by Kaitlyn Poehlein, Designer, SWT Design
Parks and public open spaces are, in a sense, the backyards all people share. Whether the space is a beloved city park or a remote nature reserve, there is often a sense of admiration and ownership associated with the public spaces that collectively belong to us all. As designers of these spaces, planners and landscape architects carry the huge responsibility of responding to the needs of current and future users in order to achieve an inclusive and comprehensive outcome. It is important that we provide a variety of opportunities for people to share their ideas and desires.
For design professionals, it is essential to stay informed about the latest technologies and cutting-edge tools to help improve our designs and process, but in terms of our approach towards engaging the public, we often revert toward what’s expected. In most projects at city and county-level, it is generally commonplace that a project team will conduct a public open house or workshop to present ideas and listen to feedback from neighboring residents and users, and in many cases these events are accompanied by an online survey or questionnaire. While these approaches have seen great success through the years and should continue to be utilized, it is important that we consider providing alternative opportunities for public engagement, in addition to those that are tried-and-true, to receive more meaningful input and to reach more stakeholders.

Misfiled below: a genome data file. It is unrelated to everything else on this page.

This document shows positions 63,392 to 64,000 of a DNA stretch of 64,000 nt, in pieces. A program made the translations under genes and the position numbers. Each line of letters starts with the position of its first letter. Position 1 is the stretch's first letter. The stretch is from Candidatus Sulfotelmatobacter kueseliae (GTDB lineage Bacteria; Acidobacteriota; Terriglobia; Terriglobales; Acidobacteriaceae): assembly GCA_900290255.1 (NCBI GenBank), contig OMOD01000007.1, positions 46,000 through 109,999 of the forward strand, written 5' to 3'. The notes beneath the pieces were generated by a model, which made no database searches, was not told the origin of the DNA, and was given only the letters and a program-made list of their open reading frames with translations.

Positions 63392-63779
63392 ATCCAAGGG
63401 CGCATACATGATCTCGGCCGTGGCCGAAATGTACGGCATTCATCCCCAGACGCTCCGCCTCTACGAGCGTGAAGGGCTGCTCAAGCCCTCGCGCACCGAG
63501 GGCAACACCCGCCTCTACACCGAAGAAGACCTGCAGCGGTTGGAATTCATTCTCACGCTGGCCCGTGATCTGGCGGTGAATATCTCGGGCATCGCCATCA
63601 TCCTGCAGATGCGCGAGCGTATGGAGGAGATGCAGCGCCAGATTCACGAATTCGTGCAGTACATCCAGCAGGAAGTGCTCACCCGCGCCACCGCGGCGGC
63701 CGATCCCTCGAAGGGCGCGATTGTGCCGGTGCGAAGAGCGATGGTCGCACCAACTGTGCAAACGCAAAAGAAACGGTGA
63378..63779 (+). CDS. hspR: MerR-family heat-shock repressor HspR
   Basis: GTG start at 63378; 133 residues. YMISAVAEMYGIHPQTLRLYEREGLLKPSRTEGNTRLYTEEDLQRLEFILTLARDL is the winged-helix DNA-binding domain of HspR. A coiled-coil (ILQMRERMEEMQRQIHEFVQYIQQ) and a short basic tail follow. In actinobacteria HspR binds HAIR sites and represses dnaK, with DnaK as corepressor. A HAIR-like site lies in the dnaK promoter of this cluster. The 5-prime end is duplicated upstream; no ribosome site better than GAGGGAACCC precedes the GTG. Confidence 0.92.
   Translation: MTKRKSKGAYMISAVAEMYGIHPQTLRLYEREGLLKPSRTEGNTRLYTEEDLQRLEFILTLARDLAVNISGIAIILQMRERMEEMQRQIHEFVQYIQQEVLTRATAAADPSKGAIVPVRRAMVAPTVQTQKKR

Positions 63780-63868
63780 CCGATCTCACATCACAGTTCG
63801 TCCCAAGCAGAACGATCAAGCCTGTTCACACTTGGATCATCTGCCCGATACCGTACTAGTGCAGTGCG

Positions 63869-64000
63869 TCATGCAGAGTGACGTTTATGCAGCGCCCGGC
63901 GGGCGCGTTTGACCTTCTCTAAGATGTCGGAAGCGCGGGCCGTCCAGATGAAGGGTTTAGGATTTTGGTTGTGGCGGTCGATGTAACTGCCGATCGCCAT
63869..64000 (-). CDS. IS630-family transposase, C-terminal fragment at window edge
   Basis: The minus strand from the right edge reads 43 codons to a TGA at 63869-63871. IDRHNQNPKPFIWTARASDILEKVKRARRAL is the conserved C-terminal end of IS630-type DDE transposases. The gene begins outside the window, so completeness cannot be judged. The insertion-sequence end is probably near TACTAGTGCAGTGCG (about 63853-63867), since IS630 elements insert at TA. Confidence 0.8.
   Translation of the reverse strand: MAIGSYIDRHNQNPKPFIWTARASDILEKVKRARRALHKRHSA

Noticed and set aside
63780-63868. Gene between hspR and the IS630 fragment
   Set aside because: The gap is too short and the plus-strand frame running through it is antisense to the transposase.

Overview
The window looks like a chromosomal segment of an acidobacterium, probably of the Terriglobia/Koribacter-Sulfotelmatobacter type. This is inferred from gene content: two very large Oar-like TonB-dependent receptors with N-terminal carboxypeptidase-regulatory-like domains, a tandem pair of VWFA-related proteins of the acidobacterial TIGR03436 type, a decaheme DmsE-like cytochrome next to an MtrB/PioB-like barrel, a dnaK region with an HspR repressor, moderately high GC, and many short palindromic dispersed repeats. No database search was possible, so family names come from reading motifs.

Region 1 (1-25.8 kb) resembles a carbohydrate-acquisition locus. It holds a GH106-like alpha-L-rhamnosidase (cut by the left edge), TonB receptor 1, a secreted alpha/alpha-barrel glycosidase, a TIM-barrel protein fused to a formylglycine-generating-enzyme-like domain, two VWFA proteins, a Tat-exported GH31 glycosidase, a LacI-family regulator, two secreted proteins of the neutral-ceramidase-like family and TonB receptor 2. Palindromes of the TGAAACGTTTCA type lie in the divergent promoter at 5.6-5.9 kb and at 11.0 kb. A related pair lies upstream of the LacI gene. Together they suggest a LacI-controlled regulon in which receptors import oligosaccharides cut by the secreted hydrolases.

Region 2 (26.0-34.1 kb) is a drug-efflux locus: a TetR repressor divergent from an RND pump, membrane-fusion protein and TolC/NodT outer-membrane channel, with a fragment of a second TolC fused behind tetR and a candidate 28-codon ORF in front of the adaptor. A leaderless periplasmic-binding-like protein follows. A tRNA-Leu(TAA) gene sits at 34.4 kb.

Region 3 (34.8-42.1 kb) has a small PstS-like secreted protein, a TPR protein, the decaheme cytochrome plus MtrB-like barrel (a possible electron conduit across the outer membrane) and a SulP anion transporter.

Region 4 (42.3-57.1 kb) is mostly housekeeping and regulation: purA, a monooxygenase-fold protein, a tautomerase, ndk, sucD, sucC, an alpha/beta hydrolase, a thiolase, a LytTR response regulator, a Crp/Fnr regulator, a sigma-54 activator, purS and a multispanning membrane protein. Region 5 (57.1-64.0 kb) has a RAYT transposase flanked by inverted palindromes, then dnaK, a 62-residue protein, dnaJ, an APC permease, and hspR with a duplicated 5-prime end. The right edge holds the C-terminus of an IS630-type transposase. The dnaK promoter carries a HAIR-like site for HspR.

There are many unique ways in which we can reach out to the public to gather a deeper understanding of their desires. One alternative approach is simply to go to where the people already are. Any existing event or public gathering that is happening in or near the space that designers are studying is a prime opportunity to reach a wider range of people. This could be a booth with project information and brochures or activities that the design team could host at a farmer’s market or festival. Another way designers can go to the people is by conducting an on-site demonstration. This is a great way to engage and interact with current users of a site and encourage people to think differently about a space they may already have opinions about. In fall of 2017, SWT was part of a team that utilized this particular method of engagement. SWT Design assisted in the design and implementation of a temporary mid-block crossing on West Florissant Avenue in Dellwood, MO. This planned Great Streets corridor has explored numerous ways to engage community members ad this temporary demonstration (with funding support from APA and Trailnet) enabled citizens and business owners to “test” a proposed design option and provide tremendously impactful feedback. The event attracted residents who otherwise had not been aware of the project, was captured by local news, and has become a model to other communities considering alternate methods of engagement.